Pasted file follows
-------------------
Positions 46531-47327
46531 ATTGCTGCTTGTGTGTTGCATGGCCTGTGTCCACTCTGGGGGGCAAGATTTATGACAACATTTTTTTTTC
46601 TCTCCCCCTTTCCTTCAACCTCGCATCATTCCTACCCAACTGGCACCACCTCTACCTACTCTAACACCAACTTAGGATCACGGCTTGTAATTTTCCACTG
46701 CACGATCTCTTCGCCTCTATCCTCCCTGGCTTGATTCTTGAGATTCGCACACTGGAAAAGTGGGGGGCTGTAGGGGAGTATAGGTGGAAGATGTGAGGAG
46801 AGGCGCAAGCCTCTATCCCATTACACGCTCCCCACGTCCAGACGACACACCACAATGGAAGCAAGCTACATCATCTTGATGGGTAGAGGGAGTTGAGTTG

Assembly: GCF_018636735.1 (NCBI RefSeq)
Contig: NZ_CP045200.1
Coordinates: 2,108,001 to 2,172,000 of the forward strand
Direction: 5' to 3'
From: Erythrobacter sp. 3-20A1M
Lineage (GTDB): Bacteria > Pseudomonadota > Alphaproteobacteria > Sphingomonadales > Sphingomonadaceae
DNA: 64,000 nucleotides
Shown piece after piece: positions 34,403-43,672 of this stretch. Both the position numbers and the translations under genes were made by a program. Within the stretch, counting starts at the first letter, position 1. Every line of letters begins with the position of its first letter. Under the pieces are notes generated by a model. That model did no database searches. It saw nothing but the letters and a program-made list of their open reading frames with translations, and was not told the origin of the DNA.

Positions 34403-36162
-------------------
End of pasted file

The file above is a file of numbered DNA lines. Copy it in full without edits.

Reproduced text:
Positions 46531-47327
46531 ATTGCTGCTTGTGTGTTGCATGGCCTGTGTCCACTCTGGGGGGCAAGATTTATGACAACATTTTTTTTTC
46601 TCTCCCCCTTTCCTTCAACCTCGCATCATTCCTACCCAACTGGCACCACCTCTACCTACTCTAACACCAACTTAGGATCACGGCTTGTAATTTTCCACTG
46701 CACGATCTCTTCGCCTCTATCCTCCCTGGCTTGATTCTTGAGATTCGCACACTGGAAAAGTGGGGGGCTGTAGGGGAGTATAGGTGGAAGATGTGAGGAG
46801 AGGCGCAAGCCTCTATCCCATTACACGCTCCCCACGTCCAGACGACACACCACAATGGAAGCAAGCTACATCATCTTGATGGGTAGAGGGAGTTGAGTTG

Assembly: GCF_018636735.1 (NCBI RefSeq)
Contig: NZ_CP045200.1
Coordinates: 2,108,001 to 2,172,000 of the forward strand
Direction: 5' to 3'
From: Erythrobacter sp. 3-20A1M
Lineage (GTDB): Bacteria > Pseudomonadota > Alphaproteobacteria > Sphingomonadales > Sphingomonadaceae
DNA: 64,000 nucleotides
Shown piece after piece: positions 34,403-43,672 of this stretch. Both the position numbers and the translations under genes were made by a program. Within the stretch, counting starts at the first letter, position 1. Every line of letters begins with the position of its first letter. Under the pieces are notes generated by a model. That model did no database searches. It saw nothing but the letters and a program-made list of their open reading frames with translations, and was not told the origin of the DNA.

Positions 34403-36162